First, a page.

continues to work with the FDA and DEA to address research and development for medical marijuana and its derivatives. "As Attorney General, I am hopeful that research will conclude marijuana derivatives will help treat a child experiencing seizures or the pain of a cancer patient. I am urging the FDA and DEA to consider accelerated research of marijuana for treatment purposes. If marijuana is determined to provide a medical benefit, I believe safeguards for public health and safety can be put in place which include FDA approval, a South Dakota doctor prescribing the drug, and a South Dakota pharmacist dispensing the drug," said Attorney General Jackley. On August 19, 2016, Attorney General Jackley provided correspondence to the DEA and FDA urging consideration of an accelerated research and development process for marijuana derivatives. While Attorney General Jackley made clear he was not endorsing a particular area of research or marijuana use, he believes that the public health aspect justifies both the DEA and the FDA revisiting the research restrictions as it relates to marijuana with an eye towards medical research in a controlled environment.
CWAG Attorney General Kamala D. Harris of California
issued the fourth annual statewide report on elementary school truancy and chronic absenteeism in California, In School + On Track 2016. The report, part of the work of the Department's Bureau of Children's Justice, finds that an estimated 210,000 K-5 students in California missed 10% of the school year in 2015-2016, making up 7.3% of elementary students in the state. The report also confirms earlier research on the disproportionately high rates of absenteeism among African American, Native American, and Pacific Islander elementary school students, special education students, and foster and homeless youth. The report does highlight that significant progress is being made, with school districts increasingly taking action to ensure children are in school, on time, every day. "To be smart on crime and invest wisely in California's economic future, we must eliminate elementary school truancy," said Attorney General Harris. "Chronically absent children are far more likely to drop out of school and enter into the criminal justice system. This is a solvable problem: with better data, monitoring, and communication with parents, we can continue to make significant strides toward ensuring students are in school and on track to meet their full potential."
FIGHTING PUBLIC CORRUPTION
CWAG Associate Attorney General Bill Schuette of Michigan
initiated civil forfeiture actions to confiscate the pensions of the 12 ex-Detroit Public School officials convicted of accepting federal program bribery in a $2.7-million kickback scheme that resulted in charges against former Detroit Public Schools vendor Norman Shy and 13 district officials. Attorney General Schuette's action seeks the forfeiture of all State of Michigan or Detroit Public Schools contributions from the time the bribery began until the time of their termination or retirement. "An educator's first responsibility is to the children of the school, and the individuals that accepted bribes violated that trust and responsibility," said Attorney General Schuette. "Actions have consequences, and they should not reap rewards for criminal behavior."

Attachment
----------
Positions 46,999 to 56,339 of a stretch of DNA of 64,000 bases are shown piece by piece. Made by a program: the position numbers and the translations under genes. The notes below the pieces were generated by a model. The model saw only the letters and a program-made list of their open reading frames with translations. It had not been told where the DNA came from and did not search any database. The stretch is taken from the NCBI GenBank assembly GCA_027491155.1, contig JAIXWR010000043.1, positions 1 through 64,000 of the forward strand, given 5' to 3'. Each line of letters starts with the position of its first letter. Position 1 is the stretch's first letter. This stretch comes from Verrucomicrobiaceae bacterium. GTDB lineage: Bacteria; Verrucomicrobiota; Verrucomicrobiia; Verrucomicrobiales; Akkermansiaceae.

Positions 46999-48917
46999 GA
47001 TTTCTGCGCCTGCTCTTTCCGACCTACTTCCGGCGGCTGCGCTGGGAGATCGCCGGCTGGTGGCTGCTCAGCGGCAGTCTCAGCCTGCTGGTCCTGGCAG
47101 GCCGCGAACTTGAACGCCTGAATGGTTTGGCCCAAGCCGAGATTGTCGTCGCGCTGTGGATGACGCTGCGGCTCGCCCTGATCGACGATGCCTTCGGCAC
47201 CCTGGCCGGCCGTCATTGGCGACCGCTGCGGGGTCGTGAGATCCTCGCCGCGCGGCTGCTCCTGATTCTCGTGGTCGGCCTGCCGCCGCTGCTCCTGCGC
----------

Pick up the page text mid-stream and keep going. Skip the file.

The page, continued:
CWAG Associate Attorney General Karl A. Racine of the District of Columbia
announced that Bank of America has agreed to pay the District $13 million to settle a lawsuit over the bank's role in a fraudulent tax refund scheme that took place while the institution served as the District's depository bank. The settlement concludes a suit the District first brought in 2008, shortly after officials discovered that a former District government employee stole millions of dollars from the government by creating fraudulent tax refund checks that were presented for payment or deposit into accounts at Bank of America. A Bank of America assistant branch manager ultimately pled guilty to his role in the scheme. The District's lawsuit alleged that inadequate controls by Bank of America contributed to the District's monetary loss. "We are glad that this closes a chapter in the District's history," Attorney General Racine said. "The District has made a host of changes in process and personnel to protect against the type of fraud leading to today's settlement."
PROTECTING PUBLIC FINANCES
CWAG Attorney General Doug Chin of Hawaii
announced that the Hawaii Supreme Court unanimously held that the State may provide constitutionally protected health benefits to state and county retirees in a flexible manner. Under this decision, the State has the ability to structure retiree health insurance plans in a way that provides strong benefits while simultaneously keeping costs down for the taxpayers and the retirees themselves. This class action lawsuit, initiated in 2006, contended that state and county retirees were entitled to the same health benefits as active employees receive now. The Hawaii Supreme Court rejected this argument. The Court instead concluded that retirees' health benefits are based on the benefits that were promised when the employees became members of the State's retirement system. Most importantly, the Court also concluded that a "rigid" understanding of retirees' protected health benefits "is inconsistent with and inadequate to provide the flexibility that legislatures need to deal with changing economic and social realities." "The marketplace for health benefits changes constantly," said Attorney General Chin. "Today's decision allows the State to respond to those changes."